- “We liked what she did in the first room, but then everything else just started to look the same. She didn’t have any new ideas.” Solution: Get thee to a trade show! Take a couple of seminars! Peruse shelter magazines, or treat yourself to a new design book or two. We all get in a rut from time to time, but you can’t continue to serve up fresh, innovative designs to your client if you’re working with your head in the sand. Make it a point to stay on top of new trends and deliberately seek out inspiration on a regular basis.
- “We liked all the furniture and accessories she picked out, but the cornices for the bay window didn’t fit, and she had to send them back to the workroom three times to be redone. I don’t think she knew what she was doing.” Solution: This designer needs more training and experience with window treatments so she can supply the workroom with accurate information and get it right the first time! The Window Coverings Association of America (WCAA) has a Certified Window Treatment Consultant program that would be a good place to start, and Window Fashions Certified Professionals (WFCP) is another great educational resource. Meanwhile, consider hiring your workroom or installer to verify your measurements prior to fabrication any time you have a tricky window that you don’t feel 100% confident about.
- “The custom chairs she ordered for our living room were made to the wrong dimensions, but when we asked her to have them remade she burst into tears about her personal finances and said she couldn’t afford to eat the mistake.” – She what?!! Solution: Get a grip! Conduct your business professionally and when you make a mistake, take responsibility for it and do whatever it takes to make it right. Work with reputable suppliers who take pride in what they do and share your commitment to outstanding quality and service.
- “He never took any notes, and he didn’t listen to us. We had this whole long meeting about what we wanted for our master bedroom and we told him the only color we really hate is blue – then two weeks later he came back to us with an all-blue design for our bedroom!” Solution: Listen up and take notes! Especially when you’re juggling projects for multiple clients and some time elapses between that initial meeting and when you finally get around to working on the design, you can easily get confused about which client said what. Keeping organized notes will help you get it right the first time, saving you time and preserving your client’s confidence in your ability to meet their needs.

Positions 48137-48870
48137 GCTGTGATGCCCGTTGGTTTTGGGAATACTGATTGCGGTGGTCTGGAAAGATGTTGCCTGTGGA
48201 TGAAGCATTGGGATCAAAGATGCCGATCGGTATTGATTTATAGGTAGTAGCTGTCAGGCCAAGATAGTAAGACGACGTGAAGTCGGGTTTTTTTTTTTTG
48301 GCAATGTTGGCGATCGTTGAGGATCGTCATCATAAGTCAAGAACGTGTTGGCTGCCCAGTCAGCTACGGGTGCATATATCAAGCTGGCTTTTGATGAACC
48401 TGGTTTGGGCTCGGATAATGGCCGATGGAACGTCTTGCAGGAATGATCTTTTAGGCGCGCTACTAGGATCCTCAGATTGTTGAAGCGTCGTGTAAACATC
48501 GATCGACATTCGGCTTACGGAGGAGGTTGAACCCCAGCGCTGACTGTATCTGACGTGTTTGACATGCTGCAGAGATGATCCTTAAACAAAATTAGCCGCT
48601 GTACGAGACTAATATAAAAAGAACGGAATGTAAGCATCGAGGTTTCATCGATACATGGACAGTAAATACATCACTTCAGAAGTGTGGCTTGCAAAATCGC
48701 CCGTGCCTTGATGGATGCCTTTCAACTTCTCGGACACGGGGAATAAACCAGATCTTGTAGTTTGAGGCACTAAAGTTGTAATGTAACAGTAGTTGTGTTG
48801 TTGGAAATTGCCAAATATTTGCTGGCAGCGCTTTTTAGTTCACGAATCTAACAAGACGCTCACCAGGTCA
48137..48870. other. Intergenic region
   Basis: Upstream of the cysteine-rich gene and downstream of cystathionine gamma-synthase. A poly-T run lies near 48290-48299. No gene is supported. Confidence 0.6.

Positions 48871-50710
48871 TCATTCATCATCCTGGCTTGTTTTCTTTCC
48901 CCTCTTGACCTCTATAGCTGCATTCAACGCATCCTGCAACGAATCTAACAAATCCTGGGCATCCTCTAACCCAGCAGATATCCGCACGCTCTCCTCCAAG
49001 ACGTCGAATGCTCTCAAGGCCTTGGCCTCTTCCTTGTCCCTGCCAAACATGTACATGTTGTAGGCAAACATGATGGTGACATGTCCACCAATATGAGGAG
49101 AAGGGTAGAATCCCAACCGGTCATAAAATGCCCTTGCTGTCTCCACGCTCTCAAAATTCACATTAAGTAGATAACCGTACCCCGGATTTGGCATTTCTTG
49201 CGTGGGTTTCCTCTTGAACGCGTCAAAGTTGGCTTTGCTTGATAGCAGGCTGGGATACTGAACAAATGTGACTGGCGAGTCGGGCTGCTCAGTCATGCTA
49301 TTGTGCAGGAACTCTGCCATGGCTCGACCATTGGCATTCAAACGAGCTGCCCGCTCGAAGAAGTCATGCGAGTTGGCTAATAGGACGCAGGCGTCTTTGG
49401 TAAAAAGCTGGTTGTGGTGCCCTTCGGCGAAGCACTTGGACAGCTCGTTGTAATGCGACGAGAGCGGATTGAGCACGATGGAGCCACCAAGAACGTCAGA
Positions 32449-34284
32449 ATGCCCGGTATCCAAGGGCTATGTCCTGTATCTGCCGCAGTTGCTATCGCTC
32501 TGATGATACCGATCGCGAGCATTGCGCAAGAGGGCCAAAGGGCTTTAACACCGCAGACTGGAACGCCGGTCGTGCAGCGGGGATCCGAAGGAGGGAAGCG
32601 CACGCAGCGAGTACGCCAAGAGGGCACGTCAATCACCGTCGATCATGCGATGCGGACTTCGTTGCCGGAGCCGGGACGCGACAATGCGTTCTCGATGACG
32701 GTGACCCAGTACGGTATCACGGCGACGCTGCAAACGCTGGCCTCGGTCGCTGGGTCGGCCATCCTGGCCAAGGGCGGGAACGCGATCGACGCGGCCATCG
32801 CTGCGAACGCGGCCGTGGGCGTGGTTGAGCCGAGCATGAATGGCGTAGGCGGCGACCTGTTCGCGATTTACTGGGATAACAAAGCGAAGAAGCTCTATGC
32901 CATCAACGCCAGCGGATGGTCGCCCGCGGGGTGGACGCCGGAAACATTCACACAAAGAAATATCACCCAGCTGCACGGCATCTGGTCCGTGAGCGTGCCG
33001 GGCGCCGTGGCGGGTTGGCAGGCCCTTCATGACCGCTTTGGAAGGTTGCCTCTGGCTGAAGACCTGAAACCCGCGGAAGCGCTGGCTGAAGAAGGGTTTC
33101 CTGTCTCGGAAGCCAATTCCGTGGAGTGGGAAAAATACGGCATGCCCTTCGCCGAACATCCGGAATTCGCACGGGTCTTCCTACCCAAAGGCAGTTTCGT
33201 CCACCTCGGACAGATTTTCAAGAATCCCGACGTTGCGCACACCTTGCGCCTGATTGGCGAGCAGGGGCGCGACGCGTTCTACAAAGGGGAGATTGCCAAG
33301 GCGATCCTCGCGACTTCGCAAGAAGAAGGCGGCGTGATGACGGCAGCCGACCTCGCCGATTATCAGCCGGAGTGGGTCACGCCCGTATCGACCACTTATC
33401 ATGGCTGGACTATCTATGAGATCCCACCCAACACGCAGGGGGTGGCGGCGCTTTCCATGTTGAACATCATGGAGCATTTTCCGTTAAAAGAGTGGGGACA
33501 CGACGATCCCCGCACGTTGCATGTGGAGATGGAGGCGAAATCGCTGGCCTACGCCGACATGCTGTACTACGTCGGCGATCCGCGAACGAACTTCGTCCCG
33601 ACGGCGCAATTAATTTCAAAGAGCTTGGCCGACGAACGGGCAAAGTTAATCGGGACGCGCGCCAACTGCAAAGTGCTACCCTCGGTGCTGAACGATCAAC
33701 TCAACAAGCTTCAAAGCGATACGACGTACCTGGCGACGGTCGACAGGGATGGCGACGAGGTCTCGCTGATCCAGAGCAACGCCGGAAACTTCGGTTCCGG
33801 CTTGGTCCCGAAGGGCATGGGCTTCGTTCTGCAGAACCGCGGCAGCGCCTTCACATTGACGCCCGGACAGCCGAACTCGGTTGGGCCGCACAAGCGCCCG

- “We loved her, but she was really busy with a lot of important clients. Our project was dragging on forever and we’d ask for something and then wait months before she had anything for us to see.” Solution: I suspect this designer is just disorganized and may even be one of the part-time-hobbyist designers that workrooms like to call “decorettes,” but if she’s really this busy she needs to either raise her rates, hire an assistant, or else stop taking on new clients until she’s caught up with her current commitments. Each one of your clients is spending “a lot of money” with you (although that phrase means different things to different people) and that gives them all the same tangled up emotions of anxiety/excitement/fear. No one wants to spend a lot of money to be made to feel slighted or unimportant! Show your smallest clients the same attention and concern as you do for your biggest clients.
In the spirit of Valentine’s Day, I’d love to hear from anyone out there who has a neat idea for making sure their clients feel loved and appreciated all year long. Do you have a signature thank-you gift for each client at the end of the job? Do you show up with Starbucks for your clients on the morning of their installation? And if you’re a workroom or retailer reading this post, feel free to chime in as well. Happy Valentine’s Day!